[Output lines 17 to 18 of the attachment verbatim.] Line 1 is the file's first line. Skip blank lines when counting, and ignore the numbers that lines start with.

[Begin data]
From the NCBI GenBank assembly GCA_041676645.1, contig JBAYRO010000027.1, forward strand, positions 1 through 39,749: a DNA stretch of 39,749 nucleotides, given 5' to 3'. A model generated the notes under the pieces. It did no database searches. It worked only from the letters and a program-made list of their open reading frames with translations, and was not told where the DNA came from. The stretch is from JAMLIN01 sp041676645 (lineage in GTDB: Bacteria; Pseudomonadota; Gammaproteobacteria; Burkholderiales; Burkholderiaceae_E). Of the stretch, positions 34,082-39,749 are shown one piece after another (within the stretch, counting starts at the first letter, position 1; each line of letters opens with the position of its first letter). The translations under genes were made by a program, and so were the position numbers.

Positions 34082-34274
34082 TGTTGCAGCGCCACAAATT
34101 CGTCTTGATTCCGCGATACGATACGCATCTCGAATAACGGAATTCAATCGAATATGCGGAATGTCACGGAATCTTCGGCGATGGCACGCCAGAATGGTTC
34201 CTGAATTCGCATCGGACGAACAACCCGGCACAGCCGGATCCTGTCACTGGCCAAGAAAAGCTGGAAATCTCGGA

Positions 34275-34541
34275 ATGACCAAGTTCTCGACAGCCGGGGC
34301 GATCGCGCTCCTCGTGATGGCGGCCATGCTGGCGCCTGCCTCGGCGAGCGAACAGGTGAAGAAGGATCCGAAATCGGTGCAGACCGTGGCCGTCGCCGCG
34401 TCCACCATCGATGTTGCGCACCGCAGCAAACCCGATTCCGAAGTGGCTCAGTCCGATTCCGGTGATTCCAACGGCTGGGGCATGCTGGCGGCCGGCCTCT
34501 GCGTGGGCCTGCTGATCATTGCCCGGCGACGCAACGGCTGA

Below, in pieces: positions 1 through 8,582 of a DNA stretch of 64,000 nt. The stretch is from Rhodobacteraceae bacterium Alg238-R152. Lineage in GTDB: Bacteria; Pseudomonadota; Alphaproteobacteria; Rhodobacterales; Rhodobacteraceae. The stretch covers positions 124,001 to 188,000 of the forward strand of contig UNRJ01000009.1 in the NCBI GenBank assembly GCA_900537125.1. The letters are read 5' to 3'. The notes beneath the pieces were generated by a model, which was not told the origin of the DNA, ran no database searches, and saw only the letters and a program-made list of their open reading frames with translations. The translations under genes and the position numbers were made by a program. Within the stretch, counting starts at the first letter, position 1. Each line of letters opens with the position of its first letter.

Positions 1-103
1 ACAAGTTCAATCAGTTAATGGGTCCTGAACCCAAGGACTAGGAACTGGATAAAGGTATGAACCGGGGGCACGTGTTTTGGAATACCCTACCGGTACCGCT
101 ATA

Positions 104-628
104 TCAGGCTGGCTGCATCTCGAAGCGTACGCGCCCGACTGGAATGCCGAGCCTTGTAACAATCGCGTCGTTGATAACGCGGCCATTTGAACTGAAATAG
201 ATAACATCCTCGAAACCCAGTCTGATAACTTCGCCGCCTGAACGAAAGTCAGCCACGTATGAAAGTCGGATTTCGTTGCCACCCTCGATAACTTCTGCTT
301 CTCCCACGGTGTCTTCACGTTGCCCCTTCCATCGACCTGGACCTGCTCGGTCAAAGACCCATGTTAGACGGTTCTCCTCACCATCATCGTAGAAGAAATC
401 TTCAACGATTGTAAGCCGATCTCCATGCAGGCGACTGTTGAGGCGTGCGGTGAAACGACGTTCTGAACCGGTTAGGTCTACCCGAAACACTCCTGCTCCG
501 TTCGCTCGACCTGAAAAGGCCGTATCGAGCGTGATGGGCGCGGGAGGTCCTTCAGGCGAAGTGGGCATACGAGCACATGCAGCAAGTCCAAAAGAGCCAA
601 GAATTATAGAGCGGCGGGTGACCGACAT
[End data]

201 ATAACATCCTCGAAACCCAGTCTGATAACTTCGCCGCCTGAACGAAAGTCAGCCACGTATGAAAGTCGGATTTCGTTGCCACCCTCGATAACTTCTGCTT
301 CTCCCACGGTGTCTTCACGTTGCCCCTTCCATCGACCTGGACCTGCTCGGTCAAAGACCCATGTTAGACGGTTCTCCTCACCATCATCGTAGAAGAAATC